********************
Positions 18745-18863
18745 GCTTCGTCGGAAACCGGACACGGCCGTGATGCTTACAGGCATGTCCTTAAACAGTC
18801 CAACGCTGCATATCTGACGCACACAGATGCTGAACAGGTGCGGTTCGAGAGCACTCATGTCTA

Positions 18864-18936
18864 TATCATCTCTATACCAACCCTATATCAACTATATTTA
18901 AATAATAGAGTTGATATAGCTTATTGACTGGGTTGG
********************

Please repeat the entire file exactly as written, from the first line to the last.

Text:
Positions 18745-18863
18745 GCTTCGTCGGAAACCGGACACGGCCGTGATGCTTACAGGCATGTCCTTAAACAGTC
18801 CAACGCTGCATATCTGACGCACACAGATGCTGAACAGGTGCGGTTCGAGAGCACTCATGTCTA

Positions 18864-18936
18864 TATCATCTCTATACCAACCCTATATCAACTATATTTA
18901 AATAATAGAGTTGATATAGCTTATTGACTGGGTTGG